The Global Digital Compact (GDC) is expected to “outline shared principles for an open, free and secure digital future for all”. Just as international cooperation is critical to protecting the planet’s health, international collaboration and cooperation are needed to pursue the benefits of digital technologies while mitigating their risks. The GDC must be based on universal standards that adopt a human rights-based approach and must also recognise the differentiated impact that information and communications technologies (ICTs) have on women, girls and people of diverse genders and sexualities. The core principles of the GDC of openness, freedom and security must be infused with an intersectional feminist perspective to ensure that the ongoing digital transformation of our economies and societies can usher in a gender-just world that is affirming to all individuals and their path to self-actualisation.
Read more about the Principles here.
1. Ensure concrete commitments to protect the digital rights of women and girls and marginalised groups
2. Guarantee freedom from technology-facilitated gender-based violence
3. Promote universal rights to freedom of expression, privacy, peaceful assembly, and participation of women and girls in all their diversity in all aspects of life
4. Ensure universal, affordable, accessible, and safe internet access for all
5. Demand strict action against harmful surveillance applications and high-risk AI systems and set safeguards to prevent discriminatory biases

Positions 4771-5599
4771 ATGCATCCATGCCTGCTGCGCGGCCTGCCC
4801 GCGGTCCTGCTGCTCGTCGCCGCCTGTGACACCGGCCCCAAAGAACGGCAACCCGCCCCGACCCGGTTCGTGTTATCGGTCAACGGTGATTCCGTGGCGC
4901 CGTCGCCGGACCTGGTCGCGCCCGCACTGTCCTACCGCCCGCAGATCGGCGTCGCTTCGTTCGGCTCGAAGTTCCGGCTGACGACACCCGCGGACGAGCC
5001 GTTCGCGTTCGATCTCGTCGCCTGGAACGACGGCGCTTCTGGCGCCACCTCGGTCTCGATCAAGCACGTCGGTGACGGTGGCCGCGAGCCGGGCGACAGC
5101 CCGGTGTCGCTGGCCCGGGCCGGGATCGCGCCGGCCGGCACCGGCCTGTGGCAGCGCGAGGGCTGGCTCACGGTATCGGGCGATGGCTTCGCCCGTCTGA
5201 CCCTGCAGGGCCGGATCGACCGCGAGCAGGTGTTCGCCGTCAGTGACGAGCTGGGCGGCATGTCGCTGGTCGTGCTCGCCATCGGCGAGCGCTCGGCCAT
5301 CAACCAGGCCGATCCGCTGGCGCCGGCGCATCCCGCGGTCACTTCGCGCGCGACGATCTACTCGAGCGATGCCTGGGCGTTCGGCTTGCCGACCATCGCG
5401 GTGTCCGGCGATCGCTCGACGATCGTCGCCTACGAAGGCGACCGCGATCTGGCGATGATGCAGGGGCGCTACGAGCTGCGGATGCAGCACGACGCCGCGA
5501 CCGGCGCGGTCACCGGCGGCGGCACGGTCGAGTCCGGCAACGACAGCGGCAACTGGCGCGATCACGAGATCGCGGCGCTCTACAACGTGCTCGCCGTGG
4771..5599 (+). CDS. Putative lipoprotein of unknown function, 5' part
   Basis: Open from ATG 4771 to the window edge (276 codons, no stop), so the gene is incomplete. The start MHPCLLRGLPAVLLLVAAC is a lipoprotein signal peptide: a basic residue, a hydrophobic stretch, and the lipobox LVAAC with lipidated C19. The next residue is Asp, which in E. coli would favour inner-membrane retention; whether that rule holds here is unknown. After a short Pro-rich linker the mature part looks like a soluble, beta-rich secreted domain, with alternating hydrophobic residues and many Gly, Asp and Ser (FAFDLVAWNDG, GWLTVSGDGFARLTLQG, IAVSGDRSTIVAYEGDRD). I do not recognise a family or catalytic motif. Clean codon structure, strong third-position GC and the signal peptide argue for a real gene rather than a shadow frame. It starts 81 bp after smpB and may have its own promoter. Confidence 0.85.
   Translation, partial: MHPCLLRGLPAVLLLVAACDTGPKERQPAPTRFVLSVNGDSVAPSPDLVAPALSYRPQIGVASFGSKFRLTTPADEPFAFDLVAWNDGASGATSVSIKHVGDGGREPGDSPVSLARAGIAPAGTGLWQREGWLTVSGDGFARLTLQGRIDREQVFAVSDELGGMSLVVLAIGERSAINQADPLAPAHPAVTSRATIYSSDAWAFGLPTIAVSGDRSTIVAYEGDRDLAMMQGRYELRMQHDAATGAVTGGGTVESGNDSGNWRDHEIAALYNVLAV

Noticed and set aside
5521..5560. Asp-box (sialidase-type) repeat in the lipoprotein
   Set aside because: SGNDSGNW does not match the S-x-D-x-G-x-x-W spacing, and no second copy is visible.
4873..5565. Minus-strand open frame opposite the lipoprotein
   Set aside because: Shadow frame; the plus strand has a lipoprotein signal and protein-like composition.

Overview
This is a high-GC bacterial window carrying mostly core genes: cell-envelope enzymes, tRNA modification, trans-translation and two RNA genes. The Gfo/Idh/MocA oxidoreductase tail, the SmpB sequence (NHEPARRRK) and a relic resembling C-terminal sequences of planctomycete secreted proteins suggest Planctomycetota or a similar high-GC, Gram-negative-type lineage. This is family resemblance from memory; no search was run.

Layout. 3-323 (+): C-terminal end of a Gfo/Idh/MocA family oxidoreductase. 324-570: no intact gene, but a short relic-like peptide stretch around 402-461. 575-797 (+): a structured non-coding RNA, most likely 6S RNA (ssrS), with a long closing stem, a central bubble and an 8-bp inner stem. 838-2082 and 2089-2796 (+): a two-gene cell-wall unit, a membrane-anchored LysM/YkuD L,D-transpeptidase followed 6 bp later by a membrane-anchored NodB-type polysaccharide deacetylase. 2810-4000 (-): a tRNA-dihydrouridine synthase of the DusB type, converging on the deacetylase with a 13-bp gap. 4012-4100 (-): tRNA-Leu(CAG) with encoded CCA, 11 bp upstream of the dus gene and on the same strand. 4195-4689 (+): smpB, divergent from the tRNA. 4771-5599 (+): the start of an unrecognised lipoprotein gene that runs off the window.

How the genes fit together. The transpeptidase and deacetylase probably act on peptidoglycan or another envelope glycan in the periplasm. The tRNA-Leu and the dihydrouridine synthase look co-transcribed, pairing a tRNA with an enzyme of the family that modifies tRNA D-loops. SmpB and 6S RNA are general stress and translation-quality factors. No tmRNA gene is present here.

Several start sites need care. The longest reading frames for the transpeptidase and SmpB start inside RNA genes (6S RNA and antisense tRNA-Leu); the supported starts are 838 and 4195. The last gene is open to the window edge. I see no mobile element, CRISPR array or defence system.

6. Expand women’s participation and leadership in the technology sector and digital policymaking
7. Prioritise strategies that reduce the environmental impact of new technologies
8. Implement measures for states and transnational corporations to ensure data privacy, governance, and consent
9. Adopt Equality-by-Design principles and a human-rights-based approach throughout all phases of digital technology development.
10. Re-shape the participation and role of women in accessing and using digital technology. And address its potential impacts on labour and entrepreneurship.
With negotiations between member states on the GDC starting soon, we must align the voices of people and organisations working on the gender and digital agenda so that we can inform governments about our expectations about what should be in the final agreement.